For the birds

We like birds around here. We have quite a few in the house, and we take great pleasure in watching for the wide variety of feathered friends who stop by our feeders for a visit. It isn’t unusual to see a half dozen species nearby at any given moment.

One of our favourite bird families is the humble chickadee. We like them because they are so adorably cute. We like them because they sing such a lovely little song. But most of all, we like them because we feel that they have become our own personal adopted bird family.

Last year, K built his sister a bird house and the very same day that we hung it in the tree in the backyard, the chickadees moved in.

This year, he is building another one.

It is from a kit we bought at either Lowe’s or Home Depot, I don’t remember which. It comes with all the pieces you need, and a packet of frustratingly tiny nails. All you need to supply is one eager young boy or girl, a hammer, and some glue. Paint, too, if you want. What I like best about it is that these kits are simple enough to do with a child of 3 or 4, and scale nicely so that a 10 or 12 year old could build it completely on their own as K is doing today.

So what did B do while K hammered away? Why, she built bird feeders, of course, and so did her cousin who is staying with us for a few days.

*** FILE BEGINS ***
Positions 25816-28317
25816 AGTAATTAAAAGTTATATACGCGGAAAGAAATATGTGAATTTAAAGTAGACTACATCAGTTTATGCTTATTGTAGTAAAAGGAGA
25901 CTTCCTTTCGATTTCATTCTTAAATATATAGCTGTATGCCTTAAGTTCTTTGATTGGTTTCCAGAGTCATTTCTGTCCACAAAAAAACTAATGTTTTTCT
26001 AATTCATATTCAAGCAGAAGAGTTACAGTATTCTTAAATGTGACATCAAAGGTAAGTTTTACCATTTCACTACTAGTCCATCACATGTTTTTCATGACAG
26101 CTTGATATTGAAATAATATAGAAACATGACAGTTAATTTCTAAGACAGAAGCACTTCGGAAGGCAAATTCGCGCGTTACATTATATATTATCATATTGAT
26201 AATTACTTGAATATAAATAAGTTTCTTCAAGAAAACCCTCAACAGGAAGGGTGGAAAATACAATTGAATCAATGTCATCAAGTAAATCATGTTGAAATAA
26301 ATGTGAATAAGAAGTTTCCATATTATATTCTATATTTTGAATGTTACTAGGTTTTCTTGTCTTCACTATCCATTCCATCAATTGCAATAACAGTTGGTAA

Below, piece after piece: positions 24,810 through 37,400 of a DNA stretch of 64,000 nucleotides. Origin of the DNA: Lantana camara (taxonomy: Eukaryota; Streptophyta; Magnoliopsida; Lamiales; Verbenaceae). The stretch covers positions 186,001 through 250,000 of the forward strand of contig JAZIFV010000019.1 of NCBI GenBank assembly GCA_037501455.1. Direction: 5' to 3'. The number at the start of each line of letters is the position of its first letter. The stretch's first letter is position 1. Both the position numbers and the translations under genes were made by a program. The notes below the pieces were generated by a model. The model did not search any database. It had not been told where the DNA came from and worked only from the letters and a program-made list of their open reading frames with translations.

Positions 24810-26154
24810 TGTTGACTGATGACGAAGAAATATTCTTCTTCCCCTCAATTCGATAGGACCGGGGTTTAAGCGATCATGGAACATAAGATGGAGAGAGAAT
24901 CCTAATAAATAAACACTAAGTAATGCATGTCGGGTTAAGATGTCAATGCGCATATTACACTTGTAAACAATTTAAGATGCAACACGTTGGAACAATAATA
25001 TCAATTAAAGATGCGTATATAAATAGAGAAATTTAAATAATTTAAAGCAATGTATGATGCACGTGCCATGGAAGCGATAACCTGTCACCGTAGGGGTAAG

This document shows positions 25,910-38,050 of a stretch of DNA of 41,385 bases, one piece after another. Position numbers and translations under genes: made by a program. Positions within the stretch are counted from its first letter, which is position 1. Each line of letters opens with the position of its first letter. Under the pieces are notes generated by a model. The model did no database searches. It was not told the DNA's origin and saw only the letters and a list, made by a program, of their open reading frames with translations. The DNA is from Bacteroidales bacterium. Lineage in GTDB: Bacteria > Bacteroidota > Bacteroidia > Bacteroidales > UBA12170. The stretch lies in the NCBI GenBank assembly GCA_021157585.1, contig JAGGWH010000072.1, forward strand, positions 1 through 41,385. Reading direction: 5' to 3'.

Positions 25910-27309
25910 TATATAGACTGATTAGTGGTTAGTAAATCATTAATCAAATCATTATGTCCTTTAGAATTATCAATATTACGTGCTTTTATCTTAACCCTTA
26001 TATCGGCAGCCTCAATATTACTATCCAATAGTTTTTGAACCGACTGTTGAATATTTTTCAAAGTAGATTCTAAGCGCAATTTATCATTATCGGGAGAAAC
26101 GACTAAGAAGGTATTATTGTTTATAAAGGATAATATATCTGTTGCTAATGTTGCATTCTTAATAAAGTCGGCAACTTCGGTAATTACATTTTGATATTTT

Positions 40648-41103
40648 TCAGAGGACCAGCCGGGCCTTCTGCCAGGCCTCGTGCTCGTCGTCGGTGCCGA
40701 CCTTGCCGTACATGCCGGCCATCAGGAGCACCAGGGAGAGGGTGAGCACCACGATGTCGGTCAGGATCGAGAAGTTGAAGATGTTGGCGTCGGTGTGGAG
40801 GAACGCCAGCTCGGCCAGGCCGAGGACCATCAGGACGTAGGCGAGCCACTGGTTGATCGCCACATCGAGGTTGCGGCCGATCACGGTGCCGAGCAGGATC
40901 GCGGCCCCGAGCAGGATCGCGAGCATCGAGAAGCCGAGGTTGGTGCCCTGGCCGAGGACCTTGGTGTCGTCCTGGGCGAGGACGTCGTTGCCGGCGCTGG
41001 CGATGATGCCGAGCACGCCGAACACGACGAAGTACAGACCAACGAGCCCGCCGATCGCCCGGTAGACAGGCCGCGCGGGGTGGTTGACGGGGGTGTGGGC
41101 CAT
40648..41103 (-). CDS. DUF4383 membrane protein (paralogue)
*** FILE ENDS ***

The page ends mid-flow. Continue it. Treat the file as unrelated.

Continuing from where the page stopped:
Do you remember the wreaths we made at Christmas from the red dogwood branches cut from the front garden? Today, we turned them into a sort of suet ball thing to hang from the trees outdoors.

First, we smeared them with a mixture of peanut butter and shortening.

It doesn’t take a lot, just enough to make the branches somewhat gooey. Essentially, the peanut butter mixture is a sort of edible glue. We just used butter knives to get it on there, but you could also do it with a spoon. Our niece, at 4 years old, is using a child-sized butter knife so that she can be just like the big kids. I’ve always been a firm believer in the idea that the way to give a child a chance to succeed is to scale down the tools you give them to a size that works for their smaller hands.

Once the peanut butter has been thoroughly smeared around the wreaths, the table, your hands, and maybe your shirt too, just for good measure, dip them in a shallow bowl of bird seed. If you press them rather firmly, the seed will stick quite solidly.

The final step is to add a string and hang them from the trees.

Bon appetit, little chickadees!

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